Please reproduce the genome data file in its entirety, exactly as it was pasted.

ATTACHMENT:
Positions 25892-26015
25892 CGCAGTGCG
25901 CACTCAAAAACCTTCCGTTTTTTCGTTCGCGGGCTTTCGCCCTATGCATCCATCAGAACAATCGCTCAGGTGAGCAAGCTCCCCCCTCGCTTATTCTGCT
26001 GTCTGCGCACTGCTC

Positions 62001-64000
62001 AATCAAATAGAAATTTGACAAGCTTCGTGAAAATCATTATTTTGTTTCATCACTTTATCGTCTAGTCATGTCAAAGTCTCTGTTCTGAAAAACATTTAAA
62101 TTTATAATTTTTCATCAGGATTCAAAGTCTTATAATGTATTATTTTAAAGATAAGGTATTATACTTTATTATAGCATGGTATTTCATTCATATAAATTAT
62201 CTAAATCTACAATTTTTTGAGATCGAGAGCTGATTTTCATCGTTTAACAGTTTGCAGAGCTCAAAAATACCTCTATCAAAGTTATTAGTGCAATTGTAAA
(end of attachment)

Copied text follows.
Positions 25892-26015
25892 CGCAGTGCG
25901 CACTCAAAAACCTTCCGTTTTTTCGTTCGCGGGCTTTCGCCCTATGCATCCATCAGAACAATCGCTCAGGTGAGCAAGCTCCCCCCTCGCTTATTCTGCT
26001 GTCTGCGCACTGCTC

Positions 62001-64000
62001 AATCAAATAGAAATTTGACAAGCTTCGTGAAAATCATTATTTTGTTTCATCACTTTATCGTCTAGTCATGTCAAAGTCTCTGTTCTGAAAAACATTTAAA
62101 TTTATAATTTTTCATCAGGATTCAAAGTCTTATAATGTATTATTTTAAAGATAAGGTATTATACTTTATTATAGCATGGTATTTCATTCATATAAATTAT
62201 CTAAATCTACAATTTTTTGAGATCGAGAGCTGATTTTCATCGTTTAACAGTTTGCAGAGCTCAAAAATACCTCTATCAAAGTTATTAGTGCAATTGTAAA